May 18, 2006
Development of Vaccines and Microbicides Must Be Accelerated - Critical Action Is Needed by the UN General Assembly in May 2006
On May 31 through June 2, leaders will gather at the United Nations General Assembly Special Session on HIV/AIDS (UNGASS) to assess progress in implementing the 2001 UNGASS Declaration of Commitment on HIV/AIDS. Governments and Civil Society have significantly expanded prevention and treatment programs. However, the number of new HIV infections continues to climb globally and more than three million people died of AIDS last year alone. Beyond causing suffering of individuals and communities, HIV undermines global efforts towards the United Nations Millennium Development Goals (MDGs). For more information on how HIV/AIDS affects efforts to improve living standards, see Putting It Together: AIDS and the Millennium Development Goals.
More than ever, world leaders must ensure a comprehensive and integrated approach to AIDS. Expansion and strengthening of existing HIV programs must be balanced with increased and strategically targeted investments in future AIDS technologies - including drugs, diagnostics and prevention, notably vaccines and microbicides, which offer the best hope to end the pandemic and its deleterious effects.
The 2001 UNGASS Declaration urged increased investment in research on AIDS vaccines and other women-initiated methods of prevention. Since 2001, there have been critical advances in microbicide and vaccine development, but significant scientific, financial, and political challenges remain.
To stimulate further progress, it is vital for UNGASS to recognize the importance of investing in new technologies as a critical element of a comprehensive response to the AIDS pandemic. This commitment must be coupled with intensified support for programs of vaccine and microbicide research.
With the vision of working towards a world without AIDS, we urge the 2006 UNGASS to endorse:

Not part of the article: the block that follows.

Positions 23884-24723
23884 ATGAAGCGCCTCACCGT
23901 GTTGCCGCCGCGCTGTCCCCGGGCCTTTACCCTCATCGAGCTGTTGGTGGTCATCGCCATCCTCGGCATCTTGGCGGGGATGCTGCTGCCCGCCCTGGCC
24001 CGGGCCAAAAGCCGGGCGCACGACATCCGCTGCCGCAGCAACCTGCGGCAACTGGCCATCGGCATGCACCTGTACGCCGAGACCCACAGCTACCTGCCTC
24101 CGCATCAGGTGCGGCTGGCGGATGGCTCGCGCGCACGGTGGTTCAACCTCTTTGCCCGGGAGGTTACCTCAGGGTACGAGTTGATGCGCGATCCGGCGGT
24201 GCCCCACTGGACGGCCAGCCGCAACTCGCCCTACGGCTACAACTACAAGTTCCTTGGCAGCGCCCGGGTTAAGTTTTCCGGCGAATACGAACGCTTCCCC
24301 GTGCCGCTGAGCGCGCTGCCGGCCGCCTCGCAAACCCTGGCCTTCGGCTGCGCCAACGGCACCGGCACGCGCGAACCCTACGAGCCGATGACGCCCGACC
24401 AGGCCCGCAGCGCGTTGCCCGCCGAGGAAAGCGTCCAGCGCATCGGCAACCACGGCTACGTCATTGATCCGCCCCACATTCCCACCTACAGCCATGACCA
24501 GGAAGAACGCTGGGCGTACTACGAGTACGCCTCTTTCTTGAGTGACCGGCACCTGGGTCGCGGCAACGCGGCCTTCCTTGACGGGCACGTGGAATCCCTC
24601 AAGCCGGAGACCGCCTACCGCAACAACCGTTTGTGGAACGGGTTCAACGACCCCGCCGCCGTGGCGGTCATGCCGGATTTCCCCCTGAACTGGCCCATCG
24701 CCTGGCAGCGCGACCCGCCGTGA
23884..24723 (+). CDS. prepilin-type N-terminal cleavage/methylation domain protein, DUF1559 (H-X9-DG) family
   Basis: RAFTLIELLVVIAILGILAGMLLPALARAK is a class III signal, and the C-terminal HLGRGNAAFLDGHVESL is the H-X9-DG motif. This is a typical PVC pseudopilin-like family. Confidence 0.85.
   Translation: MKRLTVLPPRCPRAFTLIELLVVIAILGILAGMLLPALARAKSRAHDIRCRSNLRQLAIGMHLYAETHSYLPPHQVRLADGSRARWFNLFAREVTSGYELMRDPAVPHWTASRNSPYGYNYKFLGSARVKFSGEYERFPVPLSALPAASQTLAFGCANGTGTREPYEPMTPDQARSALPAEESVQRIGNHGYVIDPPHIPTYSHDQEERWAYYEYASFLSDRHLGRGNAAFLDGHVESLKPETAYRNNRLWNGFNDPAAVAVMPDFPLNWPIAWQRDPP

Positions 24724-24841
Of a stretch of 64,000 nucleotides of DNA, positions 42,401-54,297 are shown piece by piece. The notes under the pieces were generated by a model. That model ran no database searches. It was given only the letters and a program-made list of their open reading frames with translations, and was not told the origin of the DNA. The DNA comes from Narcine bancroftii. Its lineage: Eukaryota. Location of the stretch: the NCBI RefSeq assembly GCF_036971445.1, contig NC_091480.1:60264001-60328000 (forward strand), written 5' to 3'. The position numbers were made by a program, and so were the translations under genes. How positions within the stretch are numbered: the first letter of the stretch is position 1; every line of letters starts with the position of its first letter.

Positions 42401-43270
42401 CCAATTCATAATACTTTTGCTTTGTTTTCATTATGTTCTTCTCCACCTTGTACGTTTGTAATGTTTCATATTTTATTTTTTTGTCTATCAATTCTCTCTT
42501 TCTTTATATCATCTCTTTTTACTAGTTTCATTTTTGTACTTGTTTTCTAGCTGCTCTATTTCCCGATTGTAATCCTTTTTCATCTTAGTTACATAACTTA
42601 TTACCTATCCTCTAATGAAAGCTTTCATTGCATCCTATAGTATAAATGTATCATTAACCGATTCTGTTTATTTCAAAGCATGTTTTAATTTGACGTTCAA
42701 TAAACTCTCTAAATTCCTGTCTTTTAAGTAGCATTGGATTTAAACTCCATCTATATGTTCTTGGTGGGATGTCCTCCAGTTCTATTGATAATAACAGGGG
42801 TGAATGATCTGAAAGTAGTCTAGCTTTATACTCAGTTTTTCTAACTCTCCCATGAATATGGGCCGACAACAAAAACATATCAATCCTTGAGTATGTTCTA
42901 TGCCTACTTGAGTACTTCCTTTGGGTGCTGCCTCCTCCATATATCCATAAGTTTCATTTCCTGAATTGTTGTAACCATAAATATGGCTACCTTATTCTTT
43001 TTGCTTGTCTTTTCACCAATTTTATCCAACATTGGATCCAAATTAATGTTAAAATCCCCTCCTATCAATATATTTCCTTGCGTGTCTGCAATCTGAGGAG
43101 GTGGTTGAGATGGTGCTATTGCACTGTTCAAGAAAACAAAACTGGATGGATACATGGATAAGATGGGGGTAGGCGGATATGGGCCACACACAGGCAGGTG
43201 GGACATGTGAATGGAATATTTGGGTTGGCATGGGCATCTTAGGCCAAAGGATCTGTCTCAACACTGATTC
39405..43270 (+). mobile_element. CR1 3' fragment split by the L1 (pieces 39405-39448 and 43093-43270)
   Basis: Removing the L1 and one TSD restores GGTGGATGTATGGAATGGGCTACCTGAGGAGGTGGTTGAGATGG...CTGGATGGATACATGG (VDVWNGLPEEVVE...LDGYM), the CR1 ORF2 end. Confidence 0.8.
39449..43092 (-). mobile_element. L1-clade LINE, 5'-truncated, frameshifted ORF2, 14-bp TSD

- The importance of investing in the development of new technologies while simultaneously working to scale up the delivery of existing programs to achieve a truly comprehensive response to HIV/AIDS.
- The need for increased and sustained funding for AIDS vaccine and microbicide research and development (R & D) to speed eventual success. The overall funding gap for vaccines and microbicide is estimated at about $500 million annually.(i) This gap should be closed by 2008.
- The design and implementation of new mechanisms to stimulate research and to pay for vaccines and microbicides, so that they are accessible in developing countries. New financing instruments being put in place today - including the International Finance Facility, Advance Market Commitments, and other forms of international taxation for development - should be explored as a way to support microbicide and vaccine research, manufacture and delivery.
- The expansion of capacity building for research and development in developing countries where AIDS is taking its greatest tolls, so that they can play a larger role in discovery, testing, and production of vaccines and microbicides. Investments in strengthening scientific teams and infrastructure, clinical trials sites, and ethical and regulatory agencies are urgently needed.
By galvanizing political support from developing and developed countries, civil society organizations, and the scientific community, and by mobilizing expanded financial and scientific resources, we can significantly speed the development of AIDS vaccines and microbicides, preventing millions of deaths and the attendant human misery and societal damage. UNGASS offers the opportunity for renewed hope and vigor in the global fight against HIV/AIDS. We must act with vision, urgency and determination.